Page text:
Spectacular and fascinating phenomena, we can admire the “shooting stars” in clear nights of new Moon, when the sky is darker, possibly far from the lights of the cities…
From January there are already numerous meteor showers that have illuminated our skies.
Falling stars are not, properly speaking, stars: they are so-called “meteoroids“, that is tiny or small fragments of rock, which travel in interplanetary space. Overheating and entering the Earth’s atmosphere they emit vapors and gases that give life to the light trails that we know with the name of “meteors” or “falling stars”.
Even if today the first “impulse” to the sight of a falling star is to express a desire, ancients saw them as inauspicious signs because they believed that they represented the tears of the gods who wept because of misfortunes that had occurred in the past or would have happened. However it was with the advent of Christianity that, during the night of San Lorenzo, in memory of his martyrdom, the custom was born of being able to express a “desire”, that is to ask for the “grace”.
It is advisable to observe the falling stars far from the city lights, possibly when the Moon is in the phase of the new moon and at the same time not to use electronic instruments (such as smartphones) that obstruct the view. It is therefore advisable to bring red lights, which do not disaccustom the view to darkness, so as to best admire the celestial spectacles of shooting stars.
With the 3-4 peak January, they have around 120 phenomena per hour. They derive from the asteroid 196256 (2003 EH1) and have their radiant near the constellation of Boote.
The falling stars of Spring, the Lyrids seem to originate from the constellation of the Lyra and have origin from the remains of the Comet G1861 / Thatcher .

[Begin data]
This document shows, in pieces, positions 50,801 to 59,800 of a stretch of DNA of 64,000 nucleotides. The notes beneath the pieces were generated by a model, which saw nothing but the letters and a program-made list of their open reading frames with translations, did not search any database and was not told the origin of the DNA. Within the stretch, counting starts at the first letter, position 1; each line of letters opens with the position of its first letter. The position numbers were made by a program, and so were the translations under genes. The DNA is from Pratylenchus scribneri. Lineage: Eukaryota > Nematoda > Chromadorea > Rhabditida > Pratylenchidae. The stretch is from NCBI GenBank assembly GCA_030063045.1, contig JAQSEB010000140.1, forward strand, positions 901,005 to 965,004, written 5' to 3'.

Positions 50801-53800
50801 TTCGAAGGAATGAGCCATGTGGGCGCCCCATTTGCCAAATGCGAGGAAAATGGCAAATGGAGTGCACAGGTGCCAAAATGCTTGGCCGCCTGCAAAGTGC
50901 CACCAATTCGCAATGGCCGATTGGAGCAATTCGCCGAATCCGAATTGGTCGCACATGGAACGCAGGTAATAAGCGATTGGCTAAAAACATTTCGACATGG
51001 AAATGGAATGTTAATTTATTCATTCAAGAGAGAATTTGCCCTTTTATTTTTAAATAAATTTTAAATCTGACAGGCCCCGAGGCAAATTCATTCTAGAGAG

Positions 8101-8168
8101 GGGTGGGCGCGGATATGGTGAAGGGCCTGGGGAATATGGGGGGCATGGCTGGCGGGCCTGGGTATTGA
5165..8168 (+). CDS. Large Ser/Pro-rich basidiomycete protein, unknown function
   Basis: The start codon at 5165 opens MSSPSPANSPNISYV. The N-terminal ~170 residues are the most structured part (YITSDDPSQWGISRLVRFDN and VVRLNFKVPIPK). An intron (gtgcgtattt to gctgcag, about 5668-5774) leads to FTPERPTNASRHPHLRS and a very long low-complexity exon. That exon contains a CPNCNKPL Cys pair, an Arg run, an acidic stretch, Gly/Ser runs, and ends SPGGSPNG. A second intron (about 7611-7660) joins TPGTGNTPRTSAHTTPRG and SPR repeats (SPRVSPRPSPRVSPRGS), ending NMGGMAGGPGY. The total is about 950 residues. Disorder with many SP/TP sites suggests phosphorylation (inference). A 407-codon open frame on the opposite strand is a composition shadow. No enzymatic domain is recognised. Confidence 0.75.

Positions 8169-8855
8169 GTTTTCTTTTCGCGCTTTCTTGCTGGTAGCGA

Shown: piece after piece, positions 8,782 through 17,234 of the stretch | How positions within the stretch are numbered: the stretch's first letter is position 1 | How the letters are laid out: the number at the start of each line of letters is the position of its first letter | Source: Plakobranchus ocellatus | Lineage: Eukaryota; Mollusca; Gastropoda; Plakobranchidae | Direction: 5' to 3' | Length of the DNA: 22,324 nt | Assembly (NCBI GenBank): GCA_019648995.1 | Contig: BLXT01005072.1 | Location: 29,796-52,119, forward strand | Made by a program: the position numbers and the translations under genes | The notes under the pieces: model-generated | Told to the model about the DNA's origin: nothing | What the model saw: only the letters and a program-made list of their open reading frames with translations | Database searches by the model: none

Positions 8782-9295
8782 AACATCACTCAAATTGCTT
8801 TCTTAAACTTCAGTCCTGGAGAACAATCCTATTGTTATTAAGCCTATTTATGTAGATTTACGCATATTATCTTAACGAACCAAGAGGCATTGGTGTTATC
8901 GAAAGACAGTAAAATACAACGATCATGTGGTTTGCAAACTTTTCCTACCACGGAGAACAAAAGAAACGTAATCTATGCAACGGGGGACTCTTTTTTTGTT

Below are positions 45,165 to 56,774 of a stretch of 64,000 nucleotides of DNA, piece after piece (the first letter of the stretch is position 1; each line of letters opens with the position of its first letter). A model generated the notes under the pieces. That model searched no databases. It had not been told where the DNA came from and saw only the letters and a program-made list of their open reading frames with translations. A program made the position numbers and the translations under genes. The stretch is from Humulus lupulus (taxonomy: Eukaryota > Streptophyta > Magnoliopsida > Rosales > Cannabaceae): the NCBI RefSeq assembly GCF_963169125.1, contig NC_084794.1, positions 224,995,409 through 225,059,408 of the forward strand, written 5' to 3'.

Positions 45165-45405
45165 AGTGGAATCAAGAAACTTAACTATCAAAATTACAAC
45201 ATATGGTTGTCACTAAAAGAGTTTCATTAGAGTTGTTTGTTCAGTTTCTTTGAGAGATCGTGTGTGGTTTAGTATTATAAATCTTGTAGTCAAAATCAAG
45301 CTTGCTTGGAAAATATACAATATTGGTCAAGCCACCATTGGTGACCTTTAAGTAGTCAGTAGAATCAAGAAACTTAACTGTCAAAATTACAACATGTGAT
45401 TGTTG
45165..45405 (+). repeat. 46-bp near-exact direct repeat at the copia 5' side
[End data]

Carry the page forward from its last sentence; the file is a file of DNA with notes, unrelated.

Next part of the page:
About 60 shooting stars per hour for the May meteor shower, with its peak on the night of 6. The passage in the atmosphere of the residues of the Halley Comet is the cause of this meteor shower.
The swarm of the Delta Acquaridi will reach the peak on 28 July; observable about 20 falling stars per hour, they seem to originate in the constellation of Aquarius.
The famous tears of San Lorenzo will give the best of themselves on the night of August 13th. About 90 phenomena are observable per hour.
Also Autumn (as well as winter) will give us its meteor shower. The Orionids have the radiant in the Orion constellation and about 20 phenomena per hour. They derive from the passage, like the Eta Acquaridi, of the Earth in the remnants of the Halley Comet.
They originate from the passage in the Encke comet. They have the radiant in the constellation of Taurus and are not very intense: about 5 meteors per hour. We expect the peak for the night of November 4th.
Provocated by the Comet Tempel-Tuttle, the radiant is found in the constellation of Leo. Of variable intensity due to the orbital period of the Tempel-Tuttle of 33 years, the shooting stars of autumn par excellence will be concentrated on the night of November 18.
Surgeic meteorite caused by the asteroid 3200 Phaethon. Expected about 120 meteors per hour, this swarm seems to originate from the star Castor of the constellation Gemini.
Eyes pointed to the sky then to observe the spectacular meteor showers that await us in this 2019 full of astronomical appointments!